Take a look at an mushroom business profit margin so you can better understand the industry, especially if you are a new mushroom farming or someone interested in getting into commercial mushroom farming
Is growing mushrooms a profitable farming endeavor? Current models of small scale sustainable farming are difficult to make economically viable. It is really a lifestyle choice to decide to farm for a profession. Does a mushroom business profit margin fare better than other crops? Well it depends on a lot of factors. In this article we are going to discuss the major points that influence a mushroom business profit margin.
- Yield, like any farming endeavor, has a huge impact of the success or failure of the operation. The yield potential of a mushroom crop is drastically impacted by two decisions every mushroom farm makes before they even start growing. First, what is the strain of mushroom that is going to be used. Secondly, what kind of substrate are they going to grow the mushrooms on. Strain places determining factors in size of fruiting body, color of fruiting body, overall yield, and shelf life of the mushroom. Strains that have been bred for commercial mushroom cultivation are generally higher quality and give better results than wild strains. In a trial at Fungi Ally, we found that by selecting the proper strain with cordyceps, shiitake on logs, and shiitake on sawdust yields increased by 50-100%. This decision alone can double the income yield and thus the profit margin of a mushroom business. High-nutrient substrates are obviously going to produce a higher yield AS LONG AS contamination does not increase. Deciding on the investment and infrastructure that is available will inform what kind of substrate to grow on. When growing on straw or logs yields are lower but inoculations can happen outside. When growing on supplemented sawdust yields are higher but more infrastructure is needed and more can (and will) go wrong.
- Costs will play a huge factor informing the mushroom business profit margin. Costs are primarily influenced by the method of cultivation that you choose to pursue. Three different methods that will have different costs are:
- Oysters on straw: This is a low cost set up with low cost inputs to grow mushrooms. Labor is more intensive, and the substrate does not create the best yields, but as a small scale (50 lbs) farm doing inoculation, incubation. Fruiting, and sales all in house this can be a viable option
- Buying in ready to fruit blocks. This typically requires more cash flow and sales of fruiting bodies at a higher price point than producing in house. It focuses the businesses attention on fruiting and sales and the entire inoculation and incubation phase can be outsourced. Costs are higher but yield and labor is much lower. If you can sell mushrooms at $12+ per pound this a is a great option (or $10 at quantities of 200+ pounds.
- Producing blocks in house: This method is the most costly for management and set up but produces higher yielding substrate than straw for less money than buying in blocks. It also opens up opportunities beyond fresh mushroom sales with capabilities of selling ready to fruit blocks, spawn, and grow kits.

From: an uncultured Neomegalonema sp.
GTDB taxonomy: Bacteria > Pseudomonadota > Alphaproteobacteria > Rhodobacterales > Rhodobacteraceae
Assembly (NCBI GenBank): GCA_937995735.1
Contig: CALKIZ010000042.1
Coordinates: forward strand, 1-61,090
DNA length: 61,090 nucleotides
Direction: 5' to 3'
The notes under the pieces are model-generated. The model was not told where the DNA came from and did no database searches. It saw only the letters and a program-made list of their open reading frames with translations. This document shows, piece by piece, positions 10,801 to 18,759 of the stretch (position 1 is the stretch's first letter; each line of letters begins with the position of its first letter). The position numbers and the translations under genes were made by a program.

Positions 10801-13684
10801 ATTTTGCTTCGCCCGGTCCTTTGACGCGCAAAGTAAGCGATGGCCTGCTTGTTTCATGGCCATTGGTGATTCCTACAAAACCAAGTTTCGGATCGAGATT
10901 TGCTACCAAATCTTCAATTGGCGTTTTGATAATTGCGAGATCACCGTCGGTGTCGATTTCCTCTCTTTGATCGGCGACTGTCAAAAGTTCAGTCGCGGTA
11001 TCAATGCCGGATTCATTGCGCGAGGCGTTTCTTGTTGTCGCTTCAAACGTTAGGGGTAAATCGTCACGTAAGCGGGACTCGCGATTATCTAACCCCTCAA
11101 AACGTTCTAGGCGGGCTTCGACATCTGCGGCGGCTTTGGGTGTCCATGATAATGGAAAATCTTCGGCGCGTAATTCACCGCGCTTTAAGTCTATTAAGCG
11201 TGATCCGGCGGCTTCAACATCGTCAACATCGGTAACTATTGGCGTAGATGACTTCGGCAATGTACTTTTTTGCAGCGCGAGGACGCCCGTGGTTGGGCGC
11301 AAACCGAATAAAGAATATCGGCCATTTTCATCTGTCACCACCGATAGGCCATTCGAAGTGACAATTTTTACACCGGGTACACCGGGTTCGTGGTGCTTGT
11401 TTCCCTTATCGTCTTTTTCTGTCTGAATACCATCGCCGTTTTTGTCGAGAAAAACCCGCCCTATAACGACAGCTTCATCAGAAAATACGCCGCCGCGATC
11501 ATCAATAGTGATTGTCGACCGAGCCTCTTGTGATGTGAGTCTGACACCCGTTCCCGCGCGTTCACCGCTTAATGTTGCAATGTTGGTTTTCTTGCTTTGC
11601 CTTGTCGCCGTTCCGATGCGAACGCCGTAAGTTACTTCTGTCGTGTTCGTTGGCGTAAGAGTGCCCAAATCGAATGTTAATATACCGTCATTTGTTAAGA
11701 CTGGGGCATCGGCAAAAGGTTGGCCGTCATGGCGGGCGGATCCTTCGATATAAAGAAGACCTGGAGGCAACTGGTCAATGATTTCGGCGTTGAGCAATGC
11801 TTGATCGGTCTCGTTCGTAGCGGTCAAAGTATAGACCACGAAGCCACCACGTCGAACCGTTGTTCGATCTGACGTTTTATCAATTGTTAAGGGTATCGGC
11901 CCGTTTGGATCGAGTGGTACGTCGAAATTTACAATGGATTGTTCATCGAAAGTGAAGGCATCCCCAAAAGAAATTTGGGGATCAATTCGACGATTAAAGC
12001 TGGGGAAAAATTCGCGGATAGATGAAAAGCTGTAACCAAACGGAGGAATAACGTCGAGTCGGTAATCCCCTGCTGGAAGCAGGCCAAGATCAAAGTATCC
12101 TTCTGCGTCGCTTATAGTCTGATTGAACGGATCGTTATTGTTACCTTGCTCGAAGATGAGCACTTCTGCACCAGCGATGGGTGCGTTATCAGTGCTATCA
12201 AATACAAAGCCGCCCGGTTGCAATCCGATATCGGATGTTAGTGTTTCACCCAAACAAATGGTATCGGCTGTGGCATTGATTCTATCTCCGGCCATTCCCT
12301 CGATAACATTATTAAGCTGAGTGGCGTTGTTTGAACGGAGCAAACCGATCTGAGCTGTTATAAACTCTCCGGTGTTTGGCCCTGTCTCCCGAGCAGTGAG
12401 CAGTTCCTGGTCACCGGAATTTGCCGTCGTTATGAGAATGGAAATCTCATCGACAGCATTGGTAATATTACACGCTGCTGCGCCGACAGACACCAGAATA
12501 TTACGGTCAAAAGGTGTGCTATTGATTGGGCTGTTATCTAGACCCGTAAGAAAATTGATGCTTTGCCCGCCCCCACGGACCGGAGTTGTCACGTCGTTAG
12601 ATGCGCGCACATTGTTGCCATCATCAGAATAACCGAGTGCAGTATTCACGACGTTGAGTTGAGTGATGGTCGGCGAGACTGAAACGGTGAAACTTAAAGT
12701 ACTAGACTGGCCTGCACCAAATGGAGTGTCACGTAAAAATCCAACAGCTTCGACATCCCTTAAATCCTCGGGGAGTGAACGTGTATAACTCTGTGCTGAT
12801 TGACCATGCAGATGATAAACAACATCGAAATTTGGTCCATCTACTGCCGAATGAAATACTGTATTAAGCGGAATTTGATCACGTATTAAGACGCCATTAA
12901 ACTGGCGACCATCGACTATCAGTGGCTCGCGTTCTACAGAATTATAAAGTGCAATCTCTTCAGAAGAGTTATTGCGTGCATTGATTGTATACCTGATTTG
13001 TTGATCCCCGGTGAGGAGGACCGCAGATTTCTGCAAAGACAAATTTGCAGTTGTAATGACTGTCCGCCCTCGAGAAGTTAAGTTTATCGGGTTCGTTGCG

- Space needed for fruiting will impact mushroom business profit margin. Building and maintaining a grow room doesn’t need to be overly expensive but it is a limiting factor in fruiting mushrooms. The less amount of space and the faster the turnover the higher the margin. Making assumption of how much space mushroom take up is key for estimating profit margin.
- SALE PRICE! Of course the last factor here is how much can you sell the mushrooms for. Depending on the species, quantity, and customer you will be able to set prices at different levels. Are you selling 50 pounds at $16/lb at farmers markets or 100 pounds at $8/lb to a distributor who picks the mushrooms up from you? On average, small-scale specialty mushroom farms are selling wholesale around $8-10/lb and retail $12-16/lb regardless of the species.
SO taking all of these factors into account let’s see how that looks based on one scenario of working with straw and oyster/chestnut mushrooms.
Scenario 1: Growing 150 lbs of oyster mushrooms on straw. We are making 20 lb bags of substrate that produce 3 lbs of mushrooms over 4 weeks (2 flushes) We will need to create 50 bags per week to meet that quota and add 5-10 more for wiggle room. So in total we are producing 60 bags per week. The cost for 60 bags will be
Substrate: 1200 lbs of substrate @ 55% moisture content = 540 pounds of dry straw divided by 40 lbs per bale = 13.5 bales of straw X $6/bale= Cost for substrate is $81.
Spawn: using a 6 lb bag of spawn which costs $15 to inoculate 5 bags, we will need 12 bags of spawn a week. Cost for spawn is $180.
Miscellaneous: The bags, zip ties, other misc materials will cost $.25 per bag for a total of $15.
Total material costs: $276
A shelf unit that is 2x3x8 can hold 15 bags total. There will be 4 weeks of 60 bags in the grow room at once so 240 bags at least need to fit in the grow room.The grow room needs to have space for 16 shelves and aisles, so should be at least 200 square feet with 9 ft ceilings.
All of the mushrooms are sold at $11/lb in a CSA so the income is 11*150= $1650 per week. This will need to cover labor, business expenses, taxes, and delivery. Lets say these add up to 40% of the income. So a weekly margin at this scale would look like Income – material expenses – labor = margin.
$1650-276-660= $714 or a profit margin of $4.76/pound of mushrooms.
If you are interested in learning about the breakdown of the other scenarios consider joining our online commercial mushroom cultivation course. If you would like to work with us in a consultation role we are happy to help co-develop a project that meets your goals and vision.